General Data Protection Regulation Briefing Note

The EU General Data Protection Regulations (GDPR) will come into effect on 25 May 2018 and will place greater obligations on how organisations handle personal data.

The Information Commissioner recently stated that the GDPR is not intended to be another box-ticking exercise but as ‘an opportunity [for organisations] to commit to data protection and embed it in their policies, processes and people[1].

It is important to understand the impact of the GDPR and determine a clear approach to compliance. The GDPR takes a risk-based approach to data protection which means that practices will have to interpret many of the measures internally and apply them according to their particular circumstances.

Practices that already comply with the Data Protection Act 1998 (DPA 1998) and that have effective data governance in place have a good starting point when preparing for the GDPR. However, new elements have been introduced by the GDPR and there are some significant developments that practices should be aware of.

The Information Commissioner’s Office (ICO) has produced a Guide to the GDPR which will be regularly updated along with a package of tools to help organisations prepare for the GDPR:

We will be issuing a practice note shortly.



Does my practice need to appoint a data protection officer (DPO)?

The GDPR sets out criteria for when a DPO must be compulsorily appointed. It is unlikely that the majority of CLC regulated practices will fall under these criteria however practices may still wish to appoint a DPO.

The ICO has produced guidance on DPOs and when they need to be appointed.


How does the GDPR impact file storage?

We are seeking clarification from the ICO regarding how the GDPR may impact file storage.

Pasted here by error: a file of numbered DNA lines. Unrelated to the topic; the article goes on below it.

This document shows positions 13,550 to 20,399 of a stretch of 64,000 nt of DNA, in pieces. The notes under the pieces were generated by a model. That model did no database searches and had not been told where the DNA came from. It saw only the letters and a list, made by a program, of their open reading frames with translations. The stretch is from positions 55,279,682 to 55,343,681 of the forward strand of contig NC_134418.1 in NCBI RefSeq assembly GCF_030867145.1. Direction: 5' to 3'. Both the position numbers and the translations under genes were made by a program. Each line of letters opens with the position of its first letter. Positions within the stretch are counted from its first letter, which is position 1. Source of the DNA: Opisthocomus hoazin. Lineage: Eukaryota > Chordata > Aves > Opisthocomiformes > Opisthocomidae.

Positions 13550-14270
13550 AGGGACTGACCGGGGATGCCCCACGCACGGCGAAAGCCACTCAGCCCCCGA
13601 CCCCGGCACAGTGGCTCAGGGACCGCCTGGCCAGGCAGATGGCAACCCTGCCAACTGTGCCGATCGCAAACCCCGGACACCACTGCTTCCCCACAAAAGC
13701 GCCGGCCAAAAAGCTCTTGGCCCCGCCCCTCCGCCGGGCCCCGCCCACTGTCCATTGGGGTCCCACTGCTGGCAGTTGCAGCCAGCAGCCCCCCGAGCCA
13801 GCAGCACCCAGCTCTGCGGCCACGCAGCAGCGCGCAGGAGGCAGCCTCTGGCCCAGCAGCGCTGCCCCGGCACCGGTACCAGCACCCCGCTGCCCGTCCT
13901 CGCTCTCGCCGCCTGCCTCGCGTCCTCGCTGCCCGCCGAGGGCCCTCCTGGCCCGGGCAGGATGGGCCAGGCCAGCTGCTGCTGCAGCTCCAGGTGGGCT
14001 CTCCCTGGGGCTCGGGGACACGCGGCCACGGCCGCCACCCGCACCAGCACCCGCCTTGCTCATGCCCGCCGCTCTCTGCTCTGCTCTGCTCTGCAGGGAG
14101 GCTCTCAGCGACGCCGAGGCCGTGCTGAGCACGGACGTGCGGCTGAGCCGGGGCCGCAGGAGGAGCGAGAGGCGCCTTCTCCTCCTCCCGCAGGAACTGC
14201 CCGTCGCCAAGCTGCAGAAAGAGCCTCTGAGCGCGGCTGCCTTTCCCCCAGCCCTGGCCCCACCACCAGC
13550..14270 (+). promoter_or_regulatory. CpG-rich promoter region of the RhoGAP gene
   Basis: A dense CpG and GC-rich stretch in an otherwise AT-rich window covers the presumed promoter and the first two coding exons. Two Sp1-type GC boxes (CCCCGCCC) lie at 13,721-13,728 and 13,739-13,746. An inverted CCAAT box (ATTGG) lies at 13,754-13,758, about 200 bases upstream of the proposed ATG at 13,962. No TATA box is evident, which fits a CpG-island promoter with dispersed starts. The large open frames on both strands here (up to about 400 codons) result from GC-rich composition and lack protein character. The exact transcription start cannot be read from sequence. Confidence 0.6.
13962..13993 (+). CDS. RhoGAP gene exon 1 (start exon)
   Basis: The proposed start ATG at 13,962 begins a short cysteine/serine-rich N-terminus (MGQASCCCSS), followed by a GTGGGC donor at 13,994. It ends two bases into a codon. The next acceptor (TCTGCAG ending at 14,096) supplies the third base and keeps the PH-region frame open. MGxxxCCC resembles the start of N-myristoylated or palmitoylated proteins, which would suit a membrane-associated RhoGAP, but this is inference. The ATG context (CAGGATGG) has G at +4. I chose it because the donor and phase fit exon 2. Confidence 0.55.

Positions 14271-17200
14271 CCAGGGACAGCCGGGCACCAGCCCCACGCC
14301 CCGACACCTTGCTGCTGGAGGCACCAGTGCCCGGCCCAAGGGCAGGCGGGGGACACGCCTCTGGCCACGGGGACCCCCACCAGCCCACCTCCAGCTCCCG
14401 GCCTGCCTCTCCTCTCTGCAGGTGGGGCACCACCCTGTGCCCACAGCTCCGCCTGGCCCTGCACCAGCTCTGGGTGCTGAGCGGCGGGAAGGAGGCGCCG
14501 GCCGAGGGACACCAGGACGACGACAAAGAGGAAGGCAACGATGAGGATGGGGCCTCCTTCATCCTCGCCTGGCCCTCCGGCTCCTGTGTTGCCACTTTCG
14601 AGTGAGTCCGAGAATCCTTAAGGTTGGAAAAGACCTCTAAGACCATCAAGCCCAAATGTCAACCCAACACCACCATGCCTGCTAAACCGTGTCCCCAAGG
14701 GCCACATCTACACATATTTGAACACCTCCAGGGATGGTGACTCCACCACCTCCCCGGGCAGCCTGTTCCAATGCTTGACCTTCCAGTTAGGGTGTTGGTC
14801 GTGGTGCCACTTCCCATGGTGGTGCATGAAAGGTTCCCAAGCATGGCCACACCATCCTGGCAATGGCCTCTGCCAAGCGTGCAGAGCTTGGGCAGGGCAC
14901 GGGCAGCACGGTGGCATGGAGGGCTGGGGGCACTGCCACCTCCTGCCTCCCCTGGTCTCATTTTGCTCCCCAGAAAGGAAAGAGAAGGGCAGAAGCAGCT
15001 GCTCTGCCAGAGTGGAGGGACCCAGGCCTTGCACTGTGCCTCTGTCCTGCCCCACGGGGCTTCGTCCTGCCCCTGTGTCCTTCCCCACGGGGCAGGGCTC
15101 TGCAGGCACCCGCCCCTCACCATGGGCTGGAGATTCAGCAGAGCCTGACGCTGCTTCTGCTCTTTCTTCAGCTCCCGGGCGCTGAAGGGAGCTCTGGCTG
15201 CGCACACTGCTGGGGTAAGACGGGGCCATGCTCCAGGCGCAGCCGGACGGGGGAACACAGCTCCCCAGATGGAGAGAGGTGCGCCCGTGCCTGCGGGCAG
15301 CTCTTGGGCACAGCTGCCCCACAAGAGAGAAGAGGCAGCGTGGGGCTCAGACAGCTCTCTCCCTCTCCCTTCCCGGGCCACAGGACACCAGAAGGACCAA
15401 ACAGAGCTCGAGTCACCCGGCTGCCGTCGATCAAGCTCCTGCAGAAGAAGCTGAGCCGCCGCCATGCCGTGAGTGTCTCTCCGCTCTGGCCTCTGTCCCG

In the meantime, practices should continue to store files as stated in the CLC Transaction Files Code as well as reviewing their file retention policies.


What should I do if I discover a personal data breach?

In the event of a personal data breach which could impact the individual or cause harm, the breach must be reported to the ICO without undue delay and no later than 72 hours after detection. If the breach is likely to result in a high risk of adversely affecting the individual, practices must also inform the individual without undue delay.

The ICO has produced guidance on personal data breaches.


Do I need to pay a fee?

The Government has announced a new charging structure for data controllers. It is yet to be approved by Parliament but the ICO has produced a Guide to the Data Protection Fee to help explain why there’s a new funding model and what payments will be required from 25 May 2018.


Will Brexit impact on the GDPR?

No. The GDPR comes into effect before the UK leaves the EU and the UK government has committed to fully implement the GDPR.


What is the Data Protection Bill and how does it relate to the GDPR?

The Data Protection Bill (Bill) will replace the DPA 1998 and is currently going through Parliament. The Bill will update data protection laws in the UK, supplementing the GDPR, implementing the EU Law Enforcement Directive, and extending data protection laws to areas not covered by the GDPR

More information can be found on the ICO website: Data Protection Bill.


March 2018